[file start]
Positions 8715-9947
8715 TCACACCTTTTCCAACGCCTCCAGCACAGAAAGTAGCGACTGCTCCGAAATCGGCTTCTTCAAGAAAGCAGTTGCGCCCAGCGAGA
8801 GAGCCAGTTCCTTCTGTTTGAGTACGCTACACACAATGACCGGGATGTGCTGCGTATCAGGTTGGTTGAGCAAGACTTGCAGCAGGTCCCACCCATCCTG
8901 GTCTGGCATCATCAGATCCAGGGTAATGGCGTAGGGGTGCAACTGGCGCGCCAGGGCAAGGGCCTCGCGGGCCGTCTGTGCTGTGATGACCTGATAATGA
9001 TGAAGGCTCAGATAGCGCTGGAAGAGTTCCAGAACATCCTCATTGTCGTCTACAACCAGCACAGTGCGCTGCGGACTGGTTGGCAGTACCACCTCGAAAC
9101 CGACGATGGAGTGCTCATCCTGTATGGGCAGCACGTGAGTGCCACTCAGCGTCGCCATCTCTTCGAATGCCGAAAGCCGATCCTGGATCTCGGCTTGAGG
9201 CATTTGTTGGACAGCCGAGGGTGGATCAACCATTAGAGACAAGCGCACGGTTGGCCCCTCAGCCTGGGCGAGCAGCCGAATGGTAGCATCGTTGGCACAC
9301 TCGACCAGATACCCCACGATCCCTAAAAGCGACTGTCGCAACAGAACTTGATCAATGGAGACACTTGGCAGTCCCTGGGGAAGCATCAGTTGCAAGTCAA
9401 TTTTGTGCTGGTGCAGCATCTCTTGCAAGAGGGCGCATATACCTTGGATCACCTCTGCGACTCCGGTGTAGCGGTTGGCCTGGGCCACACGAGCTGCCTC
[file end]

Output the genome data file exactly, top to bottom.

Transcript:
Positions 8715-9947
8715 TCACACCTTTTCCAACGCCTCCAGCACAGAAAGTAGCGACTGCTCCGAAATCGGCTTCTTCAAGAAAGCAGTTGCGCCCAGCGAGA
8801 GAGCCAGTTCCTTCTGTTTGAGTACGCTACACACAATGACCGGGATGTGCTGCGTATCAGGTTGGTTGAGCAAGACTTGCAGCAGGTCCCACCCATCCTG
8901 GTCTGGCATCATCAGATCCAGGGTAATGGCGTAGGGGTGCAACTGGCGCGCCAGGGCAAGGGCCTCGCGGGCCGTCTGTGCTGTGATGACCTGATAATGA
9001 TGAAGGCTCAGATAGCGCTGGAAGAGTTCCAGAACATCCTCATTGTCGTCTACAACCAGCACAGTGCGCTGCGGACTGGTTGGCAGTACCACCTCGAAAC
9101 CGACGATGGAGTGCTCATCCTGTATGGGCAGCACGTGAGTGCCACTCAGCGTCGCCATCTCTTCGAATGCCGAAAGCCGATCCTGGATCTCGGCTTGAGG
9201 CATTTGTTGGACAGCCGAGGGTGGATCAACCATTAGAGACAAGCGCACGGTTGGCCCCTCAGCCTGGGCGAGCAGCCGAATGGTAGCATCGTTGGCACAC
9301 TCGACCAGATACCCCACGATCCCTAAAAGCGACTGTCGCAACAGAACTTGATCAATGGAGACACTTGGCAGTCCCTGGGGAAGCATCAGTTGCAAGTCAA
9401 TTTTGTGCTGGTGCAGCATCTCTTGCAAGAGGGCGCATATACCTTGGATCACCTCTGCGACTCCGGTGTAGCGGTTGGCCTGGGCCACACGAGCTGCCTC